Now moving on to our CCOP segment, the breakout of the key metrics for Optical Communications and Lasers is as follows. Optical Communications revenue in fiscal Q2 was $95.6 million, up 11.2% when compared to the previous quarter’s revenue of $86 million, and down 12.7% when compared to the prior year’s $109.5 million. Gross margin for the quarter was 22.5%, up from the previous quarter’s gross margin of 19.7%.

The improvement in gross margin is attributable to reduced manufacturing costs, higher utilization of our fabs, and a more favorable product mix. Book-to-bill was greater than 1 for the quarter. ASP decline was in our historical quarterly range of 2% to 4%. Looking at the product lines, growth was strong for our datacom and telecom product lines, including our ROADMs, circuit packs, pluggables and tunables.

For example, ROADM revenue increased over 50% sequentially, and demand also increased for the third quarter in a row. With the completion of the consolidation of our optical fabs, our gross margin improvement initiatives are now focused on increasing factory utilization. Our target is for sustainable margins in the 25% to 30% range. We believe we can operate in this range by the end of fiscal 2010.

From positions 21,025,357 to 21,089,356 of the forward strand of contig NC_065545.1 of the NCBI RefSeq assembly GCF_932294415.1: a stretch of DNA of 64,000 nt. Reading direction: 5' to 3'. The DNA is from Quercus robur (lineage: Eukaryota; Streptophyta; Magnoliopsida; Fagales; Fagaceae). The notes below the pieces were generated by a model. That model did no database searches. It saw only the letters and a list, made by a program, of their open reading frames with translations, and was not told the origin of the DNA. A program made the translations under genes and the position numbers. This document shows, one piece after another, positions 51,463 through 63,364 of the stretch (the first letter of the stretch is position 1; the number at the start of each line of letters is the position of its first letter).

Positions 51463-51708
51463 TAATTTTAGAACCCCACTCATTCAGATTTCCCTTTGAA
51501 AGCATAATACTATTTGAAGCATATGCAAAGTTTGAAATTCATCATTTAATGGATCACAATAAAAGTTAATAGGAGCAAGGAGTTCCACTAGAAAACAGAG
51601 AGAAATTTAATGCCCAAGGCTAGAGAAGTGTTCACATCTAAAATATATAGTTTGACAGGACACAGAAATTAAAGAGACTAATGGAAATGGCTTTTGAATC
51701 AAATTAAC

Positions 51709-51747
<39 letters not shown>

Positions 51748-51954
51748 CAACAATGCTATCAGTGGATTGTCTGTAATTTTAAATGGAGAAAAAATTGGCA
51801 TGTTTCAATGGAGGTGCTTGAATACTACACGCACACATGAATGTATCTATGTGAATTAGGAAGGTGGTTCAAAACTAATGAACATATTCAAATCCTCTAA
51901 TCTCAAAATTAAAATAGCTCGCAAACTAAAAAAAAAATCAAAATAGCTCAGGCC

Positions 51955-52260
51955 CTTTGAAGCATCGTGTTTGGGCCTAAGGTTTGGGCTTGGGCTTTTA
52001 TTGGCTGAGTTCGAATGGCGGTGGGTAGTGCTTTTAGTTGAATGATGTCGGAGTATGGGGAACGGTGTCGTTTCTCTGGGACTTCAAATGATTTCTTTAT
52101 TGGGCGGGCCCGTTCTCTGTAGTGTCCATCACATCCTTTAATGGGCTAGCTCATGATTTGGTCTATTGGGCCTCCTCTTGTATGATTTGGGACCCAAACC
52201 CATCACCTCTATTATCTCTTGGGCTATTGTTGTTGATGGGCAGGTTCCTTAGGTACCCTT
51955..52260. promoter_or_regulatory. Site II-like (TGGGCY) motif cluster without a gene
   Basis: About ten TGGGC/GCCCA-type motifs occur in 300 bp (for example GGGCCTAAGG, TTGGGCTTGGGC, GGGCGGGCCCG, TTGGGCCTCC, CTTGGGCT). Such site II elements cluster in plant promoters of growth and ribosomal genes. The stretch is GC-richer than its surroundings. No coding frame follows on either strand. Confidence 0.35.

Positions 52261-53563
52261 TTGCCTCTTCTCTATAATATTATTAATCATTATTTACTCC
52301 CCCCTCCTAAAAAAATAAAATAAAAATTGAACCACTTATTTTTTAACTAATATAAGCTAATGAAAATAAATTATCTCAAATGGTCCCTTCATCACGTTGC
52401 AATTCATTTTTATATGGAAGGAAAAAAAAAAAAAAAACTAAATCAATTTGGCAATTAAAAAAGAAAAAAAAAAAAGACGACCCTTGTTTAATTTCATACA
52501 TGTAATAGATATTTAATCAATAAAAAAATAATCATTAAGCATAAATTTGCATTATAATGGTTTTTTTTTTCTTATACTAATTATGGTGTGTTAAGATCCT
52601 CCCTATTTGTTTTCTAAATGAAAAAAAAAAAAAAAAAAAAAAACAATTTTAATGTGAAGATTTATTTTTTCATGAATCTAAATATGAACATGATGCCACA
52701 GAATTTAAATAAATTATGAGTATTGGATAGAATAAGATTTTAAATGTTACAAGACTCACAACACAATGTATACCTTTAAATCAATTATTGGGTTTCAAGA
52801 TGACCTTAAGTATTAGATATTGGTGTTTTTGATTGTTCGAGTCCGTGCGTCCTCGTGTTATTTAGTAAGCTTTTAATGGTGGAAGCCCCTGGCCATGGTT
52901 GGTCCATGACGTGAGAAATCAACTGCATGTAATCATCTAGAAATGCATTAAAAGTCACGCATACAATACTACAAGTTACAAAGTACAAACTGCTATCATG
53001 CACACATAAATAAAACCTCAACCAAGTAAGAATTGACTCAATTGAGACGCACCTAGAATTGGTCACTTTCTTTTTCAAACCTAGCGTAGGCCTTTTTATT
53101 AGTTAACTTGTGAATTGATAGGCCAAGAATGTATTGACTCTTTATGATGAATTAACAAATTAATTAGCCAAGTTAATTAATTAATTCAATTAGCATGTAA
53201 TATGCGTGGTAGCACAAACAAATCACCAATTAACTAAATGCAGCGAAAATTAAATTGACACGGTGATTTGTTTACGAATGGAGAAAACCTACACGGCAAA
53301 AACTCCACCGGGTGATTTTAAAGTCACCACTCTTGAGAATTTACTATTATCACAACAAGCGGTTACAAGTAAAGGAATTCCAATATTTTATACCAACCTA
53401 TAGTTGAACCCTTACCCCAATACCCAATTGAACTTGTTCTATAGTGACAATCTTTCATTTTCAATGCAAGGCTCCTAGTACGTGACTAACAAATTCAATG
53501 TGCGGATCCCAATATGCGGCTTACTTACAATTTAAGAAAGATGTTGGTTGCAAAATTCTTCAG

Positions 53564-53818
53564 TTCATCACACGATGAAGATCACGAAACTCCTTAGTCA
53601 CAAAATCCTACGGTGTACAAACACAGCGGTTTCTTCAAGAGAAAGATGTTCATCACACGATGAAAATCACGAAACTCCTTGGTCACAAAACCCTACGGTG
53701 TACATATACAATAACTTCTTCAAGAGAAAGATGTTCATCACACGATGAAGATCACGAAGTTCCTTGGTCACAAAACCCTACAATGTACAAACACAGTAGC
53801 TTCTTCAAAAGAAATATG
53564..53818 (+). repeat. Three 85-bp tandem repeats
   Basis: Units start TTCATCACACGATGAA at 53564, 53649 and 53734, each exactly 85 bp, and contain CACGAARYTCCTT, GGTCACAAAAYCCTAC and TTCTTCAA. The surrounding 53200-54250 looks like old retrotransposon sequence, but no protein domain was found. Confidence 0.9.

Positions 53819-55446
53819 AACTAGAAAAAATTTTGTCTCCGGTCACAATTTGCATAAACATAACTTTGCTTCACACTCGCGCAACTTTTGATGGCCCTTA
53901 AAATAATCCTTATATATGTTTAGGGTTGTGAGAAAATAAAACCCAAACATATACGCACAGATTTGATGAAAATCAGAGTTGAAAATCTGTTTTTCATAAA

In our Lasers business second quarter revenue of $16.7 million was up 10.6% when compared to the previous quarter and gross margins for the quarter improved to 32.4%. Book-to-bill was also greater than one. On a total segment level, due to higher revenue and improved gross margin, operating income for CCOP was $3.2 million, which compares to an operating loss of $1.5 million in the prior quarter.

We believe the CCOP operating model supports operating margins of 10% to 15% at revenue levels of $150 million or greater per quarter. For the advance optical technologies or AOT segment fiscal Q2 revenue was $54.6 million up 0.9% compared to the previous quarter and up 2.8% compare to the prior year. Our custom Optics and Authentication Solutions groups delivered sequential growth of 10% and 15%, respectively.